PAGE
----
Tuesday, May 20, 2008

Look At The Crazy Lady

Yesterday, I was the person in the grocery store that you take one glance at, elbow your companion, and say, “Look at that nut.” Well, you would probably stare and not glance at me, because it would take more than a glance to figure out just what it is that I was doing. I’m not usually this person, but sometimes it just can’t be helped. Lately I’ve been too busy herding the whole family down the aisles, trying in vain to get through the store in less than an hour and a half while the toddler runs up and down giggling maniacally, dropping cans of beans and soup on his toes, and the husband stops at anything that looks even mildly appetizing because he didn’t eat enough before we left and now he’s hungry.

Last night, however, I decided that I really wanted to take an hour and go to the grocery store by myself. It helped my case a little that my son is snotting from his nose and I didn’t think it would be nice for other consumers to catch his cold simply because they were out of canned-squid-in-a-blanket at home and needed to go to the grocery store to buy a couple of cans. My husband graciously offered to stay at home with the children after I quickly nixed his proposal to go to the store for me with the standard, “It will be much faster if I go because I know where everything is and I know what we need. If you go I would have to make a detailed list. Thanks anyway.” (Always be sure to thank a helpful husband, because if you don’t he may not offer to be helpful anymore. Although, there are plenty of times where he doesn’t want to be helpful so much as he doesn’t want to be left home alone with sick kids.)

So off I went on my mission of mercy, bringing milk and chicken nuggets to a home and ailing toddler that had none. It was a chilly evening, and I drove along enjoying the feel of a warm and fuzzy hoodie on my skin, already excited for the fall even though there have only been a dozen or so hot days. I hoped that the baby hadn’t started crying for me yet, as she seemed a little leery on my leaving the house.

The first item that a shopper encounters at our favorite grocery store is nice, juicy (and seedless) watermelons. Now, I really have no idea where I picked up this habit, but I simply cannot buy a watermelon without first putting my ear up to it and giving it a good rap with my knuckles: if it sounds hollow that means it’s a good one. I swear I heard that somewhere. At any rate, if I tried to simply pluck a melon from the crate and plop it into my shopping cart I would probably have some sort of mental breakdown.

Somewhere along my journey I came to grips with the fact that I needed some sort of doughnut. I rarely buy junk at the store because I don’t want it in my pantry, taunting me until my eyes bug out at funny angles and I, in crazed desperation, rip open the package and devour its contents in one fell swoop. Okay, that’s a little extreme, but still. At any rate, there I was, methodically searching the bakery department wondering where they had moved the fresh doughnuts to. Since the dawn of time, the doughnuts have been in the same spot. I have ignored them time and time again, and now when I needed them they were not to be found. Ah, ha! Tucked away next to the fresh brownies and evil double-chocolate-chocolate cakes were a few large éclairs. “Well,” I thought, “that’ll do just fine!”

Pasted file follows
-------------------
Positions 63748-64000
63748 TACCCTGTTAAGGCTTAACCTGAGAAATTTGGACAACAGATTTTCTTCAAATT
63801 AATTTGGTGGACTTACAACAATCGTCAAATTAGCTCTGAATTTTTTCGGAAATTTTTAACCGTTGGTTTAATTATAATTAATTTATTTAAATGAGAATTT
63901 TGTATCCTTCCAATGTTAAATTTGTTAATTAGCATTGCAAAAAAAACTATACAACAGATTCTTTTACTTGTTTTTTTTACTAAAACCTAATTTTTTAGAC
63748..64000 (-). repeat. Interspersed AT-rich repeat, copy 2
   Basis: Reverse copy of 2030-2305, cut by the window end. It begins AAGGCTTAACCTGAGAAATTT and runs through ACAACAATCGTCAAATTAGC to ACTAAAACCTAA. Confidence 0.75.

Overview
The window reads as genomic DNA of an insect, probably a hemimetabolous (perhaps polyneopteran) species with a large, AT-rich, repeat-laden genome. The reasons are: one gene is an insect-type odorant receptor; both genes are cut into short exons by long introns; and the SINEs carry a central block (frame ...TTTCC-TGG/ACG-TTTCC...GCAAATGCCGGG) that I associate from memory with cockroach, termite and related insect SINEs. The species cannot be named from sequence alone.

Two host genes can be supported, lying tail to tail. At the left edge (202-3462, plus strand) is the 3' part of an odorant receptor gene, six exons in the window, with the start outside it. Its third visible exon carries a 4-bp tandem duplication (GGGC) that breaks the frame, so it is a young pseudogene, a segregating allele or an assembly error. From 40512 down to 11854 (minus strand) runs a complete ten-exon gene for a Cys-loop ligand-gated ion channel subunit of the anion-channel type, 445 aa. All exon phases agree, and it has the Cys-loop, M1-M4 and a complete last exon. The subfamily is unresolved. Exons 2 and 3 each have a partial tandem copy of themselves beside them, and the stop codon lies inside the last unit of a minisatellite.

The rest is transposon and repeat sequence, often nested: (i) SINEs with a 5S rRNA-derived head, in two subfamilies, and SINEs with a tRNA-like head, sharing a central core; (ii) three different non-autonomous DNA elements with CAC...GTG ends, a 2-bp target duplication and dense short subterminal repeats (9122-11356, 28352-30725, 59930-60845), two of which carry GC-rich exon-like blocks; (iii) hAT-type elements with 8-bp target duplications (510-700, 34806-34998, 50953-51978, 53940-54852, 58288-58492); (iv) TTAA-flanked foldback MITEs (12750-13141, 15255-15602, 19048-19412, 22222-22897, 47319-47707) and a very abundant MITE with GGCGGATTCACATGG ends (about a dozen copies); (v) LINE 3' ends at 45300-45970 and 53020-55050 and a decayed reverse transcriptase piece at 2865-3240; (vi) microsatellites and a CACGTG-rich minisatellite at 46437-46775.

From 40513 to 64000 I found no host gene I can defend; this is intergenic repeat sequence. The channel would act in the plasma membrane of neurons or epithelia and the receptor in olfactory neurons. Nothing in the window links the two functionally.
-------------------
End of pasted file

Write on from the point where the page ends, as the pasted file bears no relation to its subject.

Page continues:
Obviously I couldn’t just pick the first one from the shelf and place it lovingly into the basket. No. I had to stand there and lift each plastic container from the shelf and look to see which was the largest and which had more chocolate on top. Yep. Don’t mind me. By the time I got home I really needed that extra creamy frosting. I stink at picking which line to stand in at the checkout. I’m happy to say that I didn’t ruin my batting average either. There were only three open lanes and I picked the slowest. Sigh. I even tried to be a little scientific. I not only considered the number of carts in each line and how full they each were, but I also made an attempt to judge which of the employees scanned and bagged the fastest. What? Forget that I was probably going home to a screaming infant, a boogery toddler, and a husband who would never let me leave the house childless again. I was in a bit of a hurry to get home and eat my éclair.

1 comment:

Husband said...

As long as you don't start doing the thump-test on things like like frozen turkeys and gallons of milk, you should be okay. Incidentally, I thought the thump-test was exclusively for cantaloupe... maybe I'm wrong, but you'll notice that the rest of us keep a standard twenty-foot "we-don't-know-this-lady" distance from you whenever you melon shop.

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